They produced a computer so intuitive to use a five year old could begin to use it without instruction, the five year old being his daughter Lisa, played by Makenzie Moss.

The script is intelligent, sharp and scorchingly funny in its early stages, there’s no romance, sex or violence, except for when Jobs downloads a torrent of abuse on his colleagues, friends and family.

It’s a typically well-researched work by scriptwriter of the Facebook movie The Social Network (2010) Aaron Sorkin. He’s smart enough to wittily flag up the limitations of the structure.

Framed as a three act play, each act focusses on the press launch of a new Apple product: the expensive first Macintosh computer in 1984, the disastrous NeXT in 1988 and the revolutionary classic iMac in 1998.

As Jobs is celebrated, sacked and rises again the drama stalls.

A lack of a martyr makes for a dull finale as the self-mythologising messiah is allowed his moment of destiny defining redemption.

Ridley Scott‘s astonishing Orwellian themed TV advert for Macintosh is seen and discussed.

But it’s never pointed out the Big Brother imagery invoked to attack his rivals products could easily be used to criticise Jobs and Apple itself.

He is creepily aware of the small details of his colleagues’ lives. They form a dysfunctional surrogate family.

Kate Winslet sports a Polish accent and some unfortunate fashions as Joanna, Jobs’ head of marketing and his ‘work wife’. It says something about a corporation when the marketing department represents its compassionate soul.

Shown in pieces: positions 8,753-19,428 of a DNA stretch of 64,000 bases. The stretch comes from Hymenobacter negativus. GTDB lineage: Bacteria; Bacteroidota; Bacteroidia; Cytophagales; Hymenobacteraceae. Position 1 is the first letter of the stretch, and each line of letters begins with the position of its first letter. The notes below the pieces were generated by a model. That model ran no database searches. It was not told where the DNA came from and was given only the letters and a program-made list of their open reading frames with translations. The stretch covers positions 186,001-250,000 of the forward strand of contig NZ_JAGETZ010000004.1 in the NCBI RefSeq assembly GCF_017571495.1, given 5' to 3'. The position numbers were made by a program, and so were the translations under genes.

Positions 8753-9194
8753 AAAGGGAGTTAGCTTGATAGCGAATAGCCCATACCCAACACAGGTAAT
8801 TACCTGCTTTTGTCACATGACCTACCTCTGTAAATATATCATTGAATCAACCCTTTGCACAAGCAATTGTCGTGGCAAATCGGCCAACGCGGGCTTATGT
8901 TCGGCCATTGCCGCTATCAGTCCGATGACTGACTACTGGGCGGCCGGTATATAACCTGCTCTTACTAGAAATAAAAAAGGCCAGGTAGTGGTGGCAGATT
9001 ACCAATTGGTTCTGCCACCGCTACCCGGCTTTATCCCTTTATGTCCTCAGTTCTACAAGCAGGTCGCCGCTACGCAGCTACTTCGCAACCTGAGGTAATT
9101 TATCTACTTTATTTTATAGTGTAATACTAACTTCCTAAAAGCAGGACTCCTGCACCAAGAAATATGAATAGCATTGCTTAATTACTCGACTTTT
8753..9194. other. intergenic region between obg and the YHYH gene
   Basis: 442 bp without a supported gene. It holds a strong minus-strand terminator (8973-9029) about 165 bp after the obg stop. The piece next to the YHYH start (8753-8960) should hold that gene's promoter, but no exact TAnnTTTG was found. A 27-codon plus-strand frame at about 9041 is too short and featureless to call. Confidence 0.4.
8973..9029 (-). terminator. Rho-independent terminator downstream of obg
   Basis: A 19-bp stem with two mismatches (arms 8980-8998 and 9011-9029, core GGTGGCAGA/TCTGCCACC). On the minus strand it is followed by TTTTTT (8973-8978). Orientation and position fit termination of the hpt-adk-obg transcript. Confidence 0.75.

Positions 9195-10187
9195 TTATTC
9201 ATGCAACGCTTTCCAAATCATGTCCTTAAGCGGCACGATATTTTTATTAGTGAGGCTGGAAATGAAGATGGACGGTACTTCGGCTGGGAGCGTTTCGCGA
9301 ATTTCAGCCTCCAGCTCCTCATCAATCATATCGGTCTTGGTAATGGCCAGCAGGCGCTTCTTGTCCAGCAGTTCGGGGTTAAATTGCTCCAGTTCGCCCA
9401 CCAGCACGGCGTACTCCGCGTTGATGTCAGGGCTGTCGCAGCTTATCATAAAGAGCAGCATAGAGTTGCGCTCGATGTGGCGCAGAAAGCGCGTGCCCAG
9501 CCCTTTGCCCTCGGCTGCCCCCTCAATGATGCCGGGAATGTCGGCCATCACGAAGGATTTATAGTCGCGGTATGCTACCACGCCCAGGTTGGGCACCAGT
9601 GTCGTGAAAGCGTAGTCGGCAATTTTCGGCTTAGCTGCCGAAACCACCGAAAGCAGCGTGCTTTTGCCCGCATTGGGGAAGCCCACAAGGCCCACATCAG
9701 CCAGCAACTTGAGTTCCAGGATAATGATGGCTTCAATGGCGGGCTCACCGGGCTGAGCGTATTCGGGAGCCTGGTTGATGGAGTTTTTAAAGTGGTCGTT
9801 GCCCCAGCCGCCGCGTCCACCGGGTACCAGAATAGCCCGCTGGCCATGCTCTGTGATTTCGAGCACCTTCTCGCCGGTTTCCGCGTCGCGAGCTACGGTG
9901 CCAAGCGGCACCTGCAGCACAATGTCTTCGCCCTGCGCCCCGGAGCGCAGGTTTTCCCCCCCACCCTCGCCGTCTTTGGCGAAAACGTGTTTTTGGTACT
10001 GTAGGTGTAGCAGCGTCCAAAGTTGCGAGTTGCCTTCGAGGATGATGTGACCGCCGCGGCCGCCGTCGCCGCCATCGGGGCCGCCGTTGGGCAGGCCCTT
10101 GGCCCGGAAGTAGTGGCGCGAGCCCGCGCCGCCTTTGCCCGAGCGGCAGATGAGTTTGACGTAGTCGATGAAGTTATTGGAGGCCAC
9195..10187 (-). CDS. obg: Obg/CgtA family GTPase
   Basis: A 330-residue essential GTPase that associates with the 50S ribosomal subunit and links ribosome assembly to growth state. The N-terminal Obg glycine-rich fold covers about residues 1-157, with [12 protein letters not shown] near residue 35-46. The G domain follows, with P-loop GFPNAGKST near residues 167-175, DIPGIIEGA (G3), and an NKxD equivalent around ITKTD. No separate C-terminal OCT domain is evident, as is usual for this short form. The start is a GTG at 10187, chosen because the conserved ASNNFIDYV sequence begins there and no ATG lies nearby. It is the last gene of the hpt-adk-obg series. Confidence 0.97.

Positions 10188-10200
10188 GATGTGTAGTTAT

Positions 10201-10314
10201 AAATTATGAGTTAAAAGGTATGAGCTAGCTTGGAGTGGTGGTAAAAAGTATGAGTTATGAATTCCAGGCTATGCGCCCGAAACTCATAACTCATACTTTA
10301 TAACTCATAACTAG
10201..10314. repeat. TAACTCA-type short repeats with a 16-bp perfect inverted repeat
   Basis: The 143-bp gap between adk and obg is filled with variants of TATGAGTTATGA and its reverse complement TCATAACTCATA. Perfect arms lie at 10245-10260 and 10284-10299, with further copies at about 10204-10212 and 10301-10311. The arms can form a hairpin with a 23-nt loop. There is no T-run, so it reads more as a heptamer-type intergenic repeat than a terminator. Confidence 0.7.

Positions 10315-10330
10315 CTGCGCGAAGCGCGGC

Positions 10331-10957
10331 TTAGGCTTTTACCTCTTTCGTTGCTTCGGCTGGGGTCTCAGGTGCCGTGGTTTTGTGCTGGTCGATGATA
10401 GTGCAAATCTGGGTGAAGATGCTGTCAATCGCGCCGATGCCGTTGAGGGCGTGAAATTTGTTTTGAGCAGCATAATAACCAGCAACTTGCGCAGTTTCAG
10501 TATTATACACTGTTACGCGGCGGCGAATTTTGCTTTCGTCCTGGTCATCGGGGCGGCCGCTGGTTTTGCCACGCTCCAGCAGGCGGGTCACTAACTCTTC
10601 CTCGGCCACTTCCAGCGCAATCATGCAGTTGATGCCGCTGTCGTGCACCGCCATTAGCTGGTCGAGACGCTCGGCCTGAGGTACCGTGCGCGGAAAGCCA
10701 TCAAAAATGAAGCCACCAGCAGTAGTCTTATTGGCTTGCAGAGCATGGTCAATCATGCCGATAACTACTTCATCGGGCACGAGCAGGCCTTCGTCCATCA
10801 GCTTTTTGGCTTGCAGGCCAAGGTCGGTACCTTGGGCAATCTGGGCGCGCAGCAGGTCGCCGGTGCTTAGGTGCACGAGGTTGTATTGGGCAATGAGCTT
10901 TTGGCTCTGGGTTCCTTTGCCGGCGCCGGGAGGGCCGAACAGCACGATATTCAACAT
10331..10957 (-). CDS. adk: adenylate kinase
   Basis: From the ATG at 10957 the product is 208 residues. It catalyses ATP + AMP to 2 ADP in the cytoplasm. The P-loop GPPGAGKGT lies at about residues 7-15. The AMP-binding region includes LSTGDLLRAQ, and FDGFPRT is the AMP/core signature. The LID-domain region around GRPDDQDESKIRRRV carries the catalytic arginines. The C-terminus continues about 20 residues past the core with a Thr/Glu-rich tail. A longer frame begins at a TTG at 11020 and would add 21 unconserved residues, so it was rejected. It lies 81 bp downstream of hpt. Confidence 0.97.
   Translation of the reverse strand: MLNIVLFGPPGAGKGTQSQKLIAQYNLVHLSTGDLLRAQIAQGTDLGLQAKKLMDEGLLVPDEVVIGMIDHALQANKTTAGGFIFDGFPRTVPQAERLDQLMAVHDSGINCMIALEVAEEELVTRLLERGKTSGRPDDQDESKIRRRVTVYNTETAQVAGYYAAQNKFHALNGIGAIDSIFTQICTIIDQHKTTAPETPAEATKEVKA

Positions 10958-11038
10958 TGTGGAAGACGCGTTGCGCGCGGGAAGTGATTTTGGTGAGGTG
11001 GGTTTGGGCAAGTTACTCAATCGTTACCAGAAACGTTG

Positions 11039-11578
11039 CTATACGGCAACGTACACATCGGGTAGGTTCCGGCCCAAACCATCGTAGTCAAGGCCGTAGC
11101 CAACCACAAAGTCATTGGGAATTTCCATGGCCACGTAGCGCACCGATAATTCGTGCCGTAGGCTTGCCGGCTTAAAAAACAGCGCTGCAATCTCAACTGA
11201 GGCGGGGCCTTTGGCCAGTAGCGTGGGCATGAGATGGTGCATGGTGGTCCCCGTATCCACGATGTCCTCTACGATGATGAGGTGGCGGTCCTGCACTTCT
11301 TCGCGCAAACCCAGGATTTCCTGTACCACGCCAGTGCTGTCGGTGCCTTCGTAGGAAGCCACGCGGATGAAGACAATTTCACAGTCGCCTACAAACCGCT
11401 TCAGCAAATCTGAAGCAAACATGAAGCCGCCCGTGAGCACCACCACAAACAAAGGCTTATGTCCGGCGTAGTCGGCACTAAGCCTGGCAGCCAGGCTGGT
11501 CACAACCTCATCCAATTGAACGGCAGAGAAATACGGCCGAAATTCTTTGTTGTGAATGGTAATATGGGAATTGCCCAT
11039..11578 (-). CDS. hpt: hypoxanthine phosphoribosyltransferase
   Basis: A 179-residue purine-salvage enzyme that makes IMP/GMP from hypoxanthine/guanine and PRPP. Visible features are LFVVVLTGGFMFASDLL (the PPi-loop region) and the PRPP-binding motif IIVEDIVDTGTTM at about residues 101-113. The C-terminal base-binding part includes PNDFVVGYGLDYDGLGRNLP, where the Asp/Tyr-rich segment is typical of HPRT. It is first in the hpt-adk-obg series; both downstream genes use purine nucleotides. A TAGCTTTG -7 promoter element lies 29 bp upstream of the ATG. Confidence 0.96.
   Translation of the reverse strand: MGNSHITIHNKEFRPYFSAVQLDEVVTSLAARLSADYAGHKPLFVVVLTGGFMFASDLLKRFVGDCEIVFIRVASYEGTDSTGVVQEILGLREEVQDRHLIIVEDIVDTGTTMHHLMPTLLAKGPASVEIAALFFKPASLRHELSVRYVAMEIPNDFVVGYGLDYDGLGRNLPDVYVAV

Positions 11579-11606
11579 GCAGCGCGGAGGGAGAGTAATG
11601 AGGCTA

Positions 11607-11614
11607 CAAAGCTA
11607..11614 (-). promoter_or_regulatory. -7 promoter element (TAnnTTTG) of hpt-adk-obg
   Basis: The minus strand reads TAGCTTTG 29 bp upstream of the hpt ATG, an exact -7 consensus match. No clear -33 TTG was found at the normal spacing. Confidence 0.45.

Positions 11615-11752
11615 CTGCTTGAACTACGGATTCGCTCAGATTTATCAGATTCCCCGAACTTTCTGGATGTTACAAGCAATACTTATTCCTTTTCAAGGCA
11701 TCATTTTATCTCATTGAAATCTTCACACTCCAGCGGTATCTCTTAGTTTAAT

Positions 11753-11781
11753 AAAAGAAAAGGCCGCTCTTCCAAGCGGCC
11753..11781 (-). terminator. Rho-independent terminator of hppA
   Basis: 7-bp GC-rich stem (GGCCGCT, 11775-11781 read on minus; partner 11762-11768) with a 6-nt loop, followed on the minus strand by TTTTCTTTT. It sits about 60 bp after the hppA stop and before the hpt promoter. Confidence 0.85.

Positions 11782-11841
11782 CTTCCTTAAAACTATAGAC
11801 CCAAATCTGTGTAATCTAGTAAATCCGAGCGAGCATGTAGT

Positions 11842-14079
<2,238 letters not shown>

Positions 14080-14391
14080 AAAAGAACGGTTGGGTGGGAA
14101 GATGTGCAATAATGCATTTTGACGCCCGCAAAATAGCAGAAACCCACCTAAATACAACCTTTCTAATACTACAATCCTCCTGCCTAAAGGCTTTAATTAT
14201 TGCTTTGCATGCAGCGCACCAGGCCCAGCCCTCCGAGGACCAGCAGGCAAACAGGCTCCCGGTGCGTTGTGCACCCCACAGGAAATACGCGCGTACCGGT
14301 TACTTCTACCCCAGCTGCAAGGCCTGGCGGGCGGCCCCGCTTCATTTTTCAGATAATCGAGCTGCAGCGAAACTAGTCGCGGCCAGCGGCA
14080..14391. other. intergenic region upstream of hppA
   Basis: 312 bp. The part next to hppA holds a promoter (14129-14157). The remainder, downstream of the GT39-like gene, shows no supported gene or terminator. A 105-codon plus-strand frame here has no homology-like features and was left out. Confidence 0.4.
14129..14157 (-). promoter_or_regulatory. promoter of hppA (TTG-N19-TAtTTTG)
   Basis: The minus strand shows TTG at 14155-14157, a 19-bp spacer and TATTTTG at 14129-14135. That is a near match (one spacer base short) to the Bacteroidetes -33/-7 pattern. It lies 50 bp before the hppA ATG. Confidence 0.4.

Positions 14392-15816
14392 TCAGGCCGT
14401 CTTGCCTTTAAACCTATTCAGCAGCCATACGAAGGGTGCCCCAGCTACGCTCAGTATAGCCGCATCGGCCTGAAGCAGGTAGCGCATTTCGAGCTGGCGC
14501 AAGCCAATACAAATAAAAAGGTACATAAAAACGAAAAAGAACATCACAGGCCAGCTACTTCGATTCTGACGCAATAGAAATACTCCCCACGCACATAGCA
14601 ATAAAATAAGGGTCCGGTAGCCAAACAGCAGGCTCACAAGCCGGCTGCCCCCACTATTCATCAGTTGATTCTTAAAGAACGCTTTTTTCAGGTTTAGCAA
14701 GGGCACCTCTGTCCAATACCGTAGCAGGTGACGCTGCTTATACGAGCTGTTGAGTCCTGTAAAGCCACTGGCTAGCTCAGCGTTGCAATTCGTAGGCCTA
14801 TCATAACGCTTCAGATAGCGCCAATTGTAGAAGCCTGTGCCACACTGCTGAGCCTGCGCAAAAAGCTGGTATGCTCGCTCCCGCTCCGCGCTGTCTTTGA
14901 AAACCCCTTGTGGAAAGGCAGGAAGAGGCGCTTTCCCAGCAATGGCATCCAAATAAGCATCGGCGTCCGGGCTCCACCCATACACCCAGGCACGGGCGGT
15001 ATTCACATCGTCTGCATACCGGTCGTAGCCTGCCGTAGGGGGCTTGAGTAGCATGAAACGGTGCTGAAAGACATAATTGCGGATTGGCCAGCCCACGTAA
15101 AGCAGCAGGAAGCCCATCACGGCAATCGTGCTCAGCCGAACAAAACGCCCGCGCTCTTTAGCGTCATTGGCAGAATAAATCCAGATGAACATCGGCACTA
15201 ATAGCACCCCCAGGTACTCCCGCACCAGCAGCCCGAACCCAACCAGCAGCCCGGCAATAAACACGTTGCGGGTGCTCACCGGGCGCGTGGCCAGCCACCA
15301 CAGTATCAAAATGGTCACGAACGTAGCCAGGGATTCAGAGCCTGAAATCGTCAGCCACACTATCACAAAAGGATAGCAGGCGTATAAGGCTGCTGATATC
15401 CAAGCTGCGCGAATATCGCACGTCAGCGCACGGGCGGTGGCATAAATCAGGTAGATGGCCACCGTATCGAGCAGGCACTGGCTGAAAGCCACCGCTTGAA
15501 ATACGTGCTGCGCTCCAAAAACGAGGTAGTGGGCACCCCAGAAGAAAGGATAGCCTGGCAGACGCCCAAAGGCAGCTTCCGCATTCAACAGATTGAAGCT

Jeff Daniels is father figure John Sculley, the ill-fated CEO of Apple against whom Jobs rebels. Seth Rogen plays his ‘bro’ Wozniak.

Few directors possess director Danny Boyle’s consummate command of music to accentuate the visual drama, or have his ability to cajole convincing performances out of young children.

Though Boyle’s attempts to add some visual dynamism through his restless camerawork, he can’t illuminate the dark confines of a dialogue heavy script.

An early girlfriend aside any reference to Jobs’ romantic life is absent. The huge job cuts he instigated on his triumphant return to the company are glossed over.

Coldly calculating in it’s refusal to condemn Jobs for his sins smacks of legal compromise. It’s not possible to libel the dead but one suspects Apple employ extraordinarily expensive lawyers to police it’s brand.

By the end we’re far from convinced of Jobs’ genius, as his only identifiable talent seems to be in rude manipulation, at which he is extraordinary.